For example, a county health department in Utah said Monday that a business forced employees who tested positive for covid-19 to show up to work, leading to almost half becoming infected, the Daily Herald in Utah reported. “This is completely unacceptable,” county officials said in a statement.

There are also prominent workplace lawsuits related to coronavirus against Smithfield, one of the nation’s largest pork-producers. It had to close a meatpacking plant in South Dakota after it became a virus hot spot. Now, an anonymous worker who cuts up pig meat in one of its Missouri plants is suing, saying the plant won’t follow basic guidelines like keeping six people apart or encouraging workers to stay home if they are sick.

The plaintiff isn’t asking for money, rather that the plant follow the Centers for Disease Control and Prevention’s guidelines. (Smithfield has denied the allegation.)

For: There could be a compromise where the most egregious workplace violations are still open to lawsuits

What if the liability shield only protected companies that complied with federal guidelines to keep workers safe? That’s what Cornyn is working on, The Post reported. That way the businesses that are grossly negligent could still be sued.

It’s already very difficult for employees to sue employers, said Michael Krauss, a George Mason University law professor with an expertise in tort law. Employees can get workers’ compensation for proven negligence — like forcing employees to stand shoulder to shoulder in a pandemic — but workers would have to prove gross negligence, like forcing someone to come to work even though they’ve tested positive for the virus, to have a real case.

But trial lawyers can get money from convincing workers to try to sue, and that’s a real risk to businesses. So why not spell out some sensible limitations, he argued.

“The ideal statute in my opinion would say: If you do the following, you may not be sued,” Krauss said. “And then there would be a list, like wear masks, have regulations for restaurants, have regulations for meatpackers.”

Against: Workers who fall ill while working will have to shoulder the costs

Reopening is dangerous. And some workers and customers will die and some companies will face lawsuits as a result. But if your argument is that companies can’t afford to be saddled with the costs of paying for someone’s illness or death, then why do you think employees can afford it, asked Kenneth Dau-Schmidt, an employment law and labor professor at Indiana University who has advised businesses on reopening.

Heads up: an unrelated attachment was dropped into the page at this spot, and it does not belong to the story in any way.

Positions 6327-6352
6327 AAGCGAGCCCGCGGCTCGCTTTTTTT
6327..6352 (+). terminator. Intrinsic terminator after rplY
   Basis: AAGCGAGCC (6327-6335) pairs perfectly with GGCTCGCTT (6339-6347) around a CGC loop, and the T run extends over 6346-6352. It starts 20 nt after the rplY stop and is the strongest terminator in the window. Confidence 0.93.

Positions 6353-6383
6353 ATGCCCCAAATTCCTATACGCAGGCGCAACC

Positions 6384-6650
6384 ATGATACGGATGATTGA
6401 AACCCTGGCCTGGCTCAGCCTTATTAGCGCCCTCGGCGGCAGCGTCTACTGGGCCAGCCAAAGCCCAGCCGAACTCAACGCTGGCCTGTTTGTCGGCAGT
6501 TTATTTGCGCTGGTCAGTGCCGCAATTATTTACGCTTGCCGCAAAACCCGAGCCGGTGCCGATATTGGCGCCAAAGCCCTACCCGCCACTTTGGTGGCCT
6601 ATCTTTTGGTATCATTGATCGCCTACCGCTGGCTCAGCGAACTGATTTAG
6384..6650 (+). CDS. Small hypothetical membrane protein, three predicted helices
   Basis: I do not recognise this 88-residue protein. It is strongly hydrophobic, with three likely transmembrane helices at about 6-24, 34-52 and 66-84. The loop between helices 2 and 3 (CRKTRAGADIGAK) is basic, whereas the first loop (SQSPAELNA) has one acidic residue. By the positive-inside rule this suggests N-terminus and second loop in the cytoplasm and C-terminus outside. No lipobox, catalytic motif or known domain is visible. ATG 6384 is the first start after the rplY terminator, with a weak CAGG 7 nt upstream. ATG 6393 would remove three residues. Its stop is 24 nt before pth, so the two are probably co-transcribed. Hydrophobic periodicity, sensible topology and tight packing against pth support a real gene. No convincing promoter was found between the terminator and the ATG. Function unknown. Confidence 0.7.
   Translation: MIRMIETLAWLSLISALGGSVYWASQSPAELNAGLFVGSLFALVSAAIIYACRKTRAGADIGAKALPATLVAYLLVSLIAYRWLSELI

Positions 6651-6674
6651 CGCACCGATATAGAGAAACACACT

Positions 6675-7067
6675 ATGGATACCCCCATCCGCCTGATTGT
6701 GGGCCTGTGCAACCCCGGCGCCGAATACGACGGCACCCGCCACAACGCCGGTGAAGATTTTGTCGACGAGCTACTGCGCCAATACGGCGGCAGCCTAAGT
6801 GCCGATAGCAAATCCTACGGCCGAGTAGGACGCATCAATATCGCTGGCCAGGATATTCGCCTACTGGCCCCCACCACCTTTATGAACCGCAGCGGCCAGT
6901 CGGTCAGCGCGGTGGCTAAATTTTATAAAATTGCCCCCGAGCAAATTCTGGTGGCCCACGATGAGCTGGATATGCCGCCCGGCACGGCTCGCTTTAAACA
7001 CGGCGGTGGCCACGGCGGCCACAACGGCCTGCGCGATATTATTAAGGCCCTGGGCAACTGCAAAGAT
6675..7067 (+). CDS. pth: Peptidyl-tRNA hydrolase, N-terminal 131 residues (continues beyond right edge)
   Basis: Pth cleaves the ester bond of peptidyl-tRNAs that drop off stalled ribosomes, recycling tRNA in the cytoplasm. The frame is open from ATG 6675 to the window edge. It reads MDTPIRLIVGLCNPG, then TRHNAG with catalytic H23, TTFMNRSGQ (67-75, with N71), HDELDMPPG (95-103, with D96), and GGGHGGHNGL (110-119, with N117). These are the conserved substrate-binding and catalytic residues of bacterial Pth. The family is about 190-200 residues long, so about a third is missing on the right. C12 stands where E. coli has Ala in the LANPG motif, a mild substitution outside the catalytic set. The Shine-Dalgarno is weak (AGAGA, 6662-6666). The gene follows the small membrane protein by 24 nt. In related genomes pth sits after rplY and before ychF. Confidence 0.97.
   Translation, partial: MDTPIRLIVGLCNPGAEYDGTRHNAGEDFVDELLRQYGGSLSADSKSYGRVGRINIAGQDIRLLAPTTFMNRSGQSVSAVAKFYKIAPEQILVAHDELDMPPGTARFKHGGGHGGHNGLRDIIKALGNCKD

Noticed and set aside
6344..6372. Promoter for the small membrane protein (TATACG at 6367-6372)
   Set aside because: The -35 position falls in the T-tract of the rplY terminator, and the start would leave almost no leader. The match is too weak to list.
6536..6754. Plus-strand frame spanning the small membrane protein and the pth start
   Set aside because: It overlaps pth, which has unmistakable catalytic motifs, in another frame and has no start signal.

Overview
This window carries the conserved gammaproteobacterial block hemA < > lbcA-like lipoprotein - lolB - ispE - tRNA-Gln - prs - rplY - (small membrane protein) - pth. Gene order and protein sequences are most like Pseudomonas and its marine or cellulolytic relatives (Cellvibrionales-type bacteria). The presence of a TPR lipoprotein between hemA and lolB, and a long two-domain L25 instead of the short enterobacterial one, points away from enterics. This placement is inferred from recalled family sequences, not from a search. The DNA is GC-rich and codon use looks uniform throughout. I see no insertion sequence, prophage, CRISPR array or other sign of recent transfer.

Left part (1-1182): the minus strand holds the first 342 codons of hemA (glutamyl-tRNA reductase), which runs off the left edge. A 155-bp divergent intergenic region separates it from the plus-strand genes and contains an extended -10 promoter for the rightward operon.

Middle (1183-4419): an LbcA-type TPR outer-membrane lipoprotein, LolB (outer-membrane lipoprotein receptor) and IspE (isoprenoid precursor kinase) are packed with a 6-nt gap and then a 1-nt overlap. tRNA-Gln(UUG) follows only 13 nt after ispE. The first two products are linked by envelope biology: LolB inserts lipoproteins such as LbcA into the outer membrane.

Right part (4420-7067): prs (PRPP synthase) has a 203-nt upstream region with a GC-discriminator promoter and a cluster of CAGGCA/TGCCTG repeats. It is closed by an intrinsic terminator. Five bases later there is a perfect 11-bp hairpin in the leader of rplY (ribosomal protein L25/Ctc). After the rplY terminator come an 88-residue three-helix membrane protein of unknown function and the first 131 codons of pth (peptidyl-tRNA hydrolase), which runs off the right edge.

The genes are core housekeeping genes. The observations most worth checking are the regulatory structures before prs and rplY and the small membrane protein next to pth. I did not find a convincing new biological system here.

“They will be stuck with either the decision to take a risk and return to work — and if I die, my family is left without me and my paycheck and there’s no compensation for it — or give up my job and look for a new one at a time when the economy is in really bad shape,” he said.

He said rather than litigation shields, it makes sense to have a compensation program for workers and their families, because he doesn’t think that traditional workers’ compensation will cover an illness that’s rampant in society. (Workers’ compensation doesn’t extend to the flu, for example.)

For: This will help the economy get going

Otherwise, businesses could be too concerned about lawsuits to open. “It’s essential if we’re going to get the economy going again not to have every business becoming sued by the players who are associated with covid-19,” Sen. Mitt Romney (R-Utah) said Monday, the Wall Street Journal reported.

Against: This will prevent the economy from getting going

But if workers don’t feel like they have recourse to demand protections on the job, why would they show up, workers advocates argue. Same with customers who don’t feel like they have a recourse against a business that is grossly negligent and gets them sick.

“It is the single most-asked question that we have had: ‘Do I have to go back to work if I don’t feel safe?’ ” Alex Kornya with the nonprofit Iowa Legal Aid told The Post. ” … There’s no black or white answer to that question.”